Sunday, 23 January 2011

Oslo Postcards

Oslo 15Oslo is a nice place to shoot; everyone speaks English and Canadians are welcomed (as you can see from this hoodie in the local H&M). I was back in Oslo in the fall and of course I went out to shoot. It felt good to get out of the studio and back to my "home turf" of street shooting.

It's not that I do not like the studio. Unlike the street, it is a safe, controlled environment, but you have to think every shot out ahead of time. In the studio, you are usually shooting portraits or fashion so you also have to pay very close attention to colour and hues. It is pretty much the opposite of the "run and gun" that I do on the street. Differences aside, I think the studio has had a positive influence on my street shooting and I will explain as I go through this Oslo Postcards post.

I was out on the street again and loving the return of that feeling I get when I wander around with a camera in hand. There is something intoxicating about the anticipation of seeing photos set themselves up and then capturing the moment.

There was a street musician panhandling in front of the Lindex store on Karl Johans Gate and I grabbed this frame.

Oslo 16

I am always amazed how a scene can change so much and produce totally different images with a few changes in the environment. A couple of years ago, I took a shot at this same location. The above shot was composed in the afternoon on a dry day and the one below was composed in the very early morning in the pouring rain. With only those differences, I was able to make compositions that are worlds apart.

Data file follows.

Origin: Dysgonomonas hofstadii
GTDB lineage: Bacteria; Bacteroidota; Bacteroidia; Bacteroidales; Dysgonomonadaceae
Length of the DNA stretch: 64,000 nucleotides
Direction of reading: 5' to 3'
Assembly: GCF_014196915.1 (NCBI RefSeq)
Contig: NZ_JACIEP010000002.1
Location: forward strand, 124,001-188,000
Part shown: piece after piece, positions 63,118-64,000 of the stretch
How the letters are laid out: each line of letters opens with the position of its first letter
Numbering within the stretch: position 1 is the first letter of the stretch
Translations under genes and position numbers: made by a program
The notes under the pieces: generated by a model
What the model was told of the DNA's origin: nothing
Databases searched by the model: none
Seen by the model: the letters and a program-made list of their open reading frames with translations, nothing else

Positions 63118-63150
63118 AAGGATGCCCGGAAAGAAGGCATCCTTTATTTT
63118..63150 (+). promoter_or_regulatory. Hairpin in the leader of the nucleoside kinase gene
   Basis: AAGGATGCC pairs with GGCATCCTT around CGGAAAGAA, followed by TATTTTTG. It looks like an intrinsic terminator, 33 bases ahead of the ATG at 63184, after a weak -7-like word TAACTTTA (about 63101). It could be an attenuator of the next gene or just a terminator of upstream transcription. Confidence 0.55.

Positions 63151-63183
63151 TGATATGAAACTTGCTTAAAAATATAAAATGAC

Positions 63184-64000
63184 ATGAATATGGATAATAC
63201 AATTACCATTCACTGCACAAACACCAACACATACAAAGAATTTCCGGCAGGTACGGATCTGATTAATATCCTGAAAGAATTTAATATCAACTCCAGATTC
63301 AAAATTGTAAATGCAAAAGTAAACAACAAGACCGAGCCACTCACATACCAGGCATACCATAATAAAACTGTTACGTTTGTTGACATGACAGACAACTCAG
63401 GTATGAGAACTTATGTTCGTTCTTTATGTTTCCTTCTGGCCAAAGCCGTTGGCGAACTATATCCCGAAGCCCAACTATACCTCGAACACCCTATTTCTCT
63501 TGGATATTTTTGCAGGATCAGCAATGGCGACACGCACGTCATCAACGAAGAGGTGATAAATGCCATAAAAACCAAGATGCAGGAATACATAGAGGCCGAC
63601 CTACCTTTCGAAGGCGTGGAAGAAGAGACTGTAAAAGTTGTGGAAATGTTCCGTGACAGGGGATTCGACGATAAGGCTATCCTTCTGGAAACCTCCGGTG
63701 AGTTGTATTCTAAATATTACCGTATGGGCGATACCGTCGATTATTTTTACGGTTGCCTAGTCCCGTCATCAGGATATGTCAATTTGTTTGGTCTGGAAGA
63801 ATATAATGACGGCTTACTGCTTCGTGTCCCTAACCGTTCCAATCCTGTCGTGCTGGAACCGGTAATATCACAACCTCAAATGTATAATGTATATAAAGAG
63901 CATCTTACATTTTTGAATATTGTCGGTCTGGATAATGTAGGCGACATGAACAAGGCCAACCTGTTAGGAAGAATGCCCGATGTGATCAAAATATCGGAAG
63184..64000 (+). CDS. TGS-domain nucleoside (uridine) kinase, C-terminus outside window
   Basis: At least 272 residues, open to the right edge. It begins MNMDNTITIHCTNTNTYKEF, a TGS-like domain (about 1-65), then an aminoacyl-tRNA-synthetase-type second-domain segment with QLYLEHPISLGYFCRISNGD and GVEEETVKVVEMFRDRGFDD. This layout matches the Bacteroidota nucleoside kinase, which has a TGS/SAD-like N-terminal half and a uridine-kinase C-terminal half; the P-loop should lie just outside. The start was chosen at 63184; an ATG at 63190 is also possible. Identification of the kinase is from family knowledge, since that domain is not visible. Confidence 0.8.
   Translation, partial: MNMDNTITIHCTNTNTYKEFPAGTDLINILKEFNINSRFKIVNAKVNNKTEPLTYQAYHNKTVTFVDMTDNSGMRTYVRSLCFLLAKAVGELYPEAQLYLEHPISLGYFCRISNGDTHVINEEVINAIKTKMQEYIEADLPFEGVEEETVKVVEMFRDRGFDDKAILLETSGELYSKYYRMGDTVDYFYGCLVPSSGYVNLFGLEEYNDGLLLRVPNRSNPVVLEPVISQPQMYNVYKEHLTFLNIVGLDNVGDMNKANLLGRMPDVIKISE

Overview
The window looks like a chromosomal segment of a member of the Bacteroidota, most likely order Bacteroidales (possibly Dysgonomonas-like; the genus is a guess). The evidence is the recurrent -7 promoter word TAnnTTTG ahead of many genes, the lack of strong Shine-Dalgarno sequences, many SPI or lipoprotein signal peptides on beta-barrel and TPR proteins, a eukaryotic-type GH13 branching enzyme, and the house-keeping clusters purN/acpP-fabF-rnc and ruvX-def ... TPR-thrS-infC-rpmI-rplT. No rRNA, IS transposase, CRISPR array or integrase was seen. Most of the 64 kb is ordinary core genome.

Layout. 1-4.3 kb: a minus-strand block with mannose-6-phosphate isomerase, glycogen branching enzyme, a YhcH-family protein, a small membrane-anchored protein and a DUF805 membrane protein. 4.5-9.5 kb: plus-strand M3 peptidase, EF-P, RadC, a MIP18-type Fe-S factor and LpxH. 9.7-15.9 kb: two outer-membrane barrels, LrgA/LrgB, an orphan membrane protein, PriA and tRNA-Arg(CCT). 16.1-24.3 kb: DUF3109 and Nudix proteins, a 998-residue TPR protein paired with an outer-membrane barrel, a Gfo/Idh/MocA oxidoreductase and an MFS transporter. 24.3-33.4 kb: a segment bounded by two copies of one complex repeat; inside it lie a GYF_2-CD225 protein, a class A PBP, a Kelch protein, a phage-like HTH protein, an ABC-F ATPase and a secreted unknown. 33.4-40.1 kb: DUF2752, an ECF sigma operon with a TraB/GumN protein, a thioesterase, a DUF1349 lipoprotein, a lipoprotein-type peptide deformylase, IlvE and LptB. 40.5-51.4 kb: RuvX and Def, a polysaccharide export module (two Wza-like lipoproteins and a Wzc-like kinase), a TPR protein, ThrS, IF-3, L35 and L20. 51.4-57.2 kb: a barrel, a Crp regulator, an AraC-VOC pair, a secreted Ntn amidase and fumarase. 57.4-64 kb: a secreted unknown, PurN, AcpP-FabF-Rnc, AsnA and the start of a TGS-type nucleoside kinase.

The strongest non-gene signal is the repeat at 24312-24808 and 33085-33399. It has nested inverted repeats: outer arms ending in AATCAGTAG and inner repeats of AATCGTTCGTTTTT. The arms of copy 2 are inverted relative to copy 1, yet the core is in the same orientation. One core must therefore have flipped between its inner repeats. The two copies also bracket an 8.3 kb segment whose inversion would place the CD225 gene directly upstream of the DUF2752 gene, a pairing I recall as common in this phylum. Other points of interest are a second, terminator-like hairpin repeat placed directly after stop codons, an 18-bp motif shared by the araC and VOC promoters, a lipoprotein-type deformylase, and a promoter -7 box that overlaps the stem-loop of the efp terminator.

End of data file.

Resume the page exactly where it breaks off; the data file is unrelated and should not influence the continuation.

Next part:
Oslo Lights (2)

Speaking of street musicians, I came across another panhandler singing "What a Wonderful World". Now you might know this song as a Louis Armstrong standard. Indeed, the song has quite a history. The composer offered it to Tony Bennett who turned it down (he did later record it). He then offered it to Satchmo, who recorded it in 1968 and it became a hit. Imagine having a chart topper when you are 66 years old!

Anyway, this is not why I love this song. I love this song because when Anne was a little girl, she was ALWAYS smiling and laughing. Her world was truly wonderful and I used to play this song for her all the time, so it became a "daddy/daughter" song.

So when I heard this song performed by two panhandlers (who I assumed to be father and daughter), I had to stop and make a short recording for Anne, which I then posted from my Blackberry straight to Facebook for her.

It's too bad my clip is so short. You really don't get the optimistic mood of the song from it. To make up for that, here is a video of Satchmo himself singing it.

After listening to the panhandlers for a bit, I went back out on the streets prowling around for shots. I came across this amazing "sculpture".

Oslo 1

Not only did it defy definition as to what it was, it gave me fits trying to figure out how to shoot it. I never really did come up with anything too impressive.

I took a short walk over to the Akershus Fortress to look at the setting sun and spied a person on a bench looking at that very sunset. He was up on the rim of the earthen wall and I was below at the base, shooting up for a simple composition.

Oslo 5

Curious to see what the sunset looked like, I ran up the berm to the tree that you see on the right of the frame. I then used the branches of that tree to frame the setting sun.

Oslo 14